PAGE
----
Graduate programs should focus on health psychology, although a graduate program in industrial-organizational psychology could also work well. Either way, the graduate program will focus on combining advanced classroom studies with research that gives students the best foundation upon which to build a successful career. These programs can last from as little as two years to as many as four or five years, depending on the individual requirements of the program. Internship placements, practicum experiences, and post-graduate requirements can extend the program’s timeline quite significantly.

As with many other areas of work in psychology, the most jobs will be available to individuals that continue their education and complete a doctorate. With this additional training, which includes extensive research as well as specific training in occupational health psychology, psychologists in this field can work in a wide variety of settings, from private businesses to public non-profits to government agencies.

Having a doctorate also means there are opportunities for private practice, in which a psychologist could work as a clinician that sees individual clients. Private practice is also an option for occupational health psychologists that wish to work as a consultant for companies to address occupational health issues, such as work-related stress. Without a doctoral degree and licensure one cannot officially become a “psychologist”. Generally, a doctoral degree in psychology is required to be a licensed psychologist.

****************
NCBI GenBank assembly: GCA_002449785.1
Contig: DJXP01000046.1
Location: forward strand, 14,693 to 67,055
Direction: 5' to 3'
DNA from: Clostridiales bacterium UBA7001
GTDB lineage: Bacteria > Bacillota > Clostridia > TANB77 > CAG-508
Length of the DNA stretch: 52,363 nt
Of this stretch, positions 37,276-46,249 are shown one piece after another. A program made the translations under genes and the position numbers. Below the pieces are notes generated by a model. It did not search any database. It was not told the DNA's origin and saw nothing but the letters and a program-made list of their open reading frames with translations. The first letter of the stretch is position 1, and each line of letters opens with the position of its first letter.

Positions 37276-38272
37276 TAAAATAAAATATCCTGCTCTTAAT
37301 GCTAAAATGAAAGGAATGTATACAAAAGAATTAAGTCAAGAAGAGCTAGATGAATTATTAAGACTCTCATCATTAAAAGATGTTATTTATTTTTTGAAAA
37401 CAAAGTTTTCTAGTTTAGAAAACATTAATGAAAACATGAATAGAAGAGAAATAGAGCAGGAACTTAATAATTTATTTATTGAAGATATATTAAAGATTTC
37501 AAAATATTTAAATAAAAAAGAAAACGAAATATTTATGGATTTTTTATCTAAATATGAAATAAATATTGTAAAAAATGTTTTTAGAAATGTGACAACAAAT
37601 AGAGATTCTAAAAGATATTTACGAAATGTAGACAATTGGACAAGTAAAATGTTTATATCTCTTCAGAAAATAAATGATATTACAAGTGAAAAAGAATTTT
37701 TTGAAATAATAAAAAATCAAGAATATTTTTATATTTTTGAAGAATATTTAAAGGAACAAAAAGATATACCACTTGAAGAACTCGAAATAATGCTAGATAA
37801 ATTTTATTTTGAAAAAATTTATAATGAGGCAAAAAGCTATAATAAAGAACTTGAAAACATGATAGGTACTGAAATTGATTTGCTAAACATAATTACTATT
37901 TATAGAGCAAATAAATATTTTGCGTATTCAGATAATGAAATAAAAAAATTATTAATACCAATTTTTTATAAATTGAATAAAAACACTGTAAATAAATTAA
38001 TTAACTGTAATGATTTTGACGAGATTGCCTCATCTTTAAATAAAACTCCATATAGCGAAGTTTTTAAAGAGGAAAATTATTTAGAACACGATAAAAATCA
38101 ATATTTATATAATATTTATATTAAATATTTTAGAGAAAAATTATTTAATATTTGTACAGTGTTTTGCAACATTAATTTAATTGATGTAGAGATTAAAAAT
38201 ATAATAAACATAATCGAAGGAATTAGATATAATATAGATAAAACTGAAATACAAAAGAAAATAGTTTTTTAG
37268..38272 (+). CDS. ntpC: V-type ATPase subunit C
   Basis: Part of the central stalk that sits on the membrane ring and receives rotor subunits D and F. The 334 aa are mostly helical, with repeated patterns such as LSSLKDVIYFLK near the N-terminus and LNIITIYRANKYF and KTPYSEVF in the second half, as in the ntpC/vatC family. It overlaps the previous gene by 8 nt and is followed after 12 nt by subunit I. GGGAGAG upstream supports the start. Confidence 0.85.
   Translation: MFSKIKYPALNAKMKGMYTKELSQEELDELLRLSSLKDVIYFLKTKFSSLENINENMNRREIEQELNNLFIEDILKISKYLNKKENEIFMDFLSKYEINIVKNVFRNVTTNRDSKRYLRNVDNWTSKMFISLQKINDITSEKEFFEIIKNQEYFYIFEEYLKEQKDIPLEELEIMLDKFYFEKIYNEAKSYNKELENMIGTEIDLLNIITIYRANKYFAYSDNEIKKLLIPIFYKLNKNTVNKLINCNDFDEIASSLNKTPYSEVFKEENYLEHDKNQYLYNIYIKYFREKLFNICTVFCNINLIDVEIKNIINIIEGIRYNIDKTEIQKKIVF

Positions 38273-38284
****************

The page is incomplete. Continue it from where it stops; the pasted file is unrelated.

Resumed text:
What Careers are Similar to Occupational Health Psychology?

Occupational health psychology has many related careers. Some of the most closely related occupations are:

  • Health psychology is the broad employment area of which occupational health psychology is a part. Health psychologists study how social, emotional, or mental functioning influences, or is influenced by, one’s physical health. Health psychologists may or may not have an area of specialization. Either way, health psychologists seek to promote healthy behaviors in clinical, research, government, and educational settings, among others.
  • Industrial-Organizational psychology, like occupational health psychology, seeks to improve the workplace experience. But, whereas occupational health psychologists are more focused on providing individual workers with services, such as therapy, industrial-organizational psychologists might be more focused on the system as a whole, such as employer-employee relations.
  • Public health psychology also deals with health-related issues, but rather than focusing their work on the workplace, public health psychologists apply their knowledge and skills to improving the health of the public at large. For example, a public health psychologist might work with a city government to develop and implement recreation programs designed to encourage residents to exercise.
  • Clinical health psychology is tasked with improving the health of acutely or chronically ill patients. Psychologists in this field take a multimodal approach to improving health by taking behavioral, social, emotional, and cognitive factors into consideration. Like occupational health psychology, clinical health psychology aims to promote good overall health and offer ways to maintain a healthy state.